Outbreaks of          origin or still had the produce or if the produce were still in the store.
                      Consequently, country-of-origin labeling would be of limited value in
Foodborne Illnesses   helping consumers respond to a warning of an outbreak. Moreover, a law
                      exempting food service establishments from country-of-origin labeling
                      would be of limited value because many identified outbreaks have been
                      traced to food served in restaurants or at catered meals.

                      Several factors contribute to the delays in identifying causes of foodborne
                      illnesses, including how quickly consumers become ill after purchasing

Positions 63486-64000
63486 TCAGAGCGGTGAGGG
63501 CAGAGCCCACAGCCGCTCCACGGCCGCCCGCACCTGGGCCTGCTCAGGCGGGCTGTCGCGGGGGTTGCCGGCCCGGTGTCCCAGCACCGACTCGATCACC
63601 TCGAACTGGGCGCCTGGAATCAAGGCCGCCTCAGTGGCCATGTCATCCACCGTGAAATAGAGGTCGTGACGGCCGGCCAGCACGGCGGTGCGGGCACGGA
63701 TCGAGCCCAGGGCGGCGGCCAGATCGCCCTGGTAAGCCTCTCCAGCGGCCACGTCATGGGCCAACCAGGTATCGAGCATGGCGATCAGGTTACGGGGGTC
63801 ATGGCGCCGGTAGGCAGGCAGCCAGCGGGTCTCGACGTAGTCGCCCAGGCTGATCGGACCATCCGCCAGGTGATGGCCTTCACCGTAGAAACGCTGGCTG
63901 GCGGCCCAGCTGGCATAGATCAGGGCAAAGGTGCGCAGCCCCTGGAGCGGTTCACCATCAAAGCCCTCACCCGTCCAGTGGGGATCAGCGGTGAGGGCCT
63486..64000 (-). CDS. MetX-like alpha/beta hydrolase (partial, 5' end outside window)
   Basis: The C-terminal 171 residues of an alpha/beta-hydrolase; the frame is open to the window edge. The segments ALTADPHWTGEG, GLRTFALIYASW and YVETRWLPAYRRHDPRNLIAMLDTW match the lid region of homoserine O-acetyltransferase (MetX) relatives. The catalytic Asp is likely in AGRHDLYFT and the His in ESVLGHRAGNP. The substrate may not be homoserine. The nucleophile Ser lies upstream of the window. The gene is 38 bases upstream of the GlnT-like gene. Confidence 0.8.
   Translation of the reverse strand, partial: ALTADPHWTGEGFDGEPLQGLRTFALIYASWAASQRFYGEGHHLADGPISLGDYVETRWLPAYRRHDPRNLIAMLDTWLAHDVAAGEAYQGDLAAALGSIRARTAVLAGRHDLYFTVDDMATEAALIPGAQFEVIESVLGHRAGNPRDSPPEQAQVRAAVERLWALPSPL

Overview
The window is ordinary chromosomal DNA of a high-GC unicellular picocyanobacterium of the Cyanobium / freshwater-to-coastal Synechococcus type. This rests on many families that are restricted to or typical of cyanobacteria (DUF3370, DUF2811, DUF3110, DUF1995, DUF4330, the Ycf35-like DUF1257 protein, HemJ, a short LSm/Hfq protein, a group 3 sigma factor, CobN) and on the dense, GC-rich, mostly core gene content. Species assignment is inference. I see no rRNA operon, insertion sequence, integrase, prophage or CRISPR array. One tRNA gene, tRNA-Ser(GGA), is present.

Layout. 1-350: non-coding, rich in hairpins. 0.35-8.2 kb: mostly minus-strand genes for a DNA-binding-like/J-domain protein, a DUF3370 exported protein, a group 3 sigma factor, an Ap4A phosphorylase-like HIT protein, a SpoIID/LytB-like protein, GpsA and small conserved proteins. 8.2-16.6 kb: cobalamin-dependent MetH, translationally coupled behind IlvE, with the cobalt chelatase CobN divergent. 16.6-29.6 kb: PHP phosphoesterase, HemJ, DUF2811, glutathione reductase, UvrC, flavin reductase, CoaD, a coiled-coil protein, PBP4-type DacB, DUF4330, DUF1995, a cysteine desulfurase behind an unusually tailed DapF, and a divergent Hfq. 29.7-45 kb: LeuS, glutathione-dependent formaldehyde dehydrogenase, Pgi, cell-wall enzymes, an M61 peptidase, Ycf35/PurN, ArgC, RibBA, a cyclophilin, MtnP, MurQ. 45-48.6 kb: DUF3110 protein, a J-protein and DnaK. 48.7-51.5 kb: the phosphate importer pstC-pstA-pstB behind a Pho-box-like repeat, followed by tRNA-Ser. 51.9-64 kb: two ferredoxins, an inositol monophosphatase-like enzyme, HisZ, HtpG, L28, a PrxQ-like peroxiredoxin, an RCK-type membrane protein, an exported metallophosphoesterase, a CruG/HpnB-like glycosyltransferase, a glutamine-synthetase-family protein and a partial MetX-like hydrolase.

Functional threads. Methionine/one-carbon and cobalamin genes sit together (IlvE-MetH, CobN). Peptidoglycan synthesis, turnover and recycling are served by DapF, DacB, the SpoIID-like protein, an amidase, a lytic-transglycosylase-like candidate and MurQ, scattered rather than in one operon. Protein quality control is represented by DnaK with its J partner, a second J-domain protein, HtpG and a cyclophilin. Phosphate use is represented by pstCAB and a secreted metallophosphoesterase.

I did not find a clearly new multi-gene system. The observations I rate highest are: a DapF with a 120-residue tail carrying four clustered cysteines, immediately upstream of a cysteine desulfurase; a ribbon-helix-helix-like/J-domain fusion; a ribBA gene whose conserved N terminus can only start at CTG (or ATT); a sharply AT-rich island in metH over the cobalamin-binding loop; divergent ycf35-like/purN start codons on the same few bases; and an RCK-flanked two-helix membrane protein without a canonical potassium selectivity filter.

and eating the food and whether they seek medical attention. State and
                      local agencies report known or suspected foodborne illnesses to CDC,
                      which uses this information to identify patterns of related
                      illnesses—outbreaks—and to work with state, local, and FDA officials to
                      identify the source. Once the source is identified, state and local public
                      health officials generally issue a warning to the public if the product is still
                      available in the marketplace. In most cases of foodborne illness, however,
                      officials are not able to identify the specific point at which the food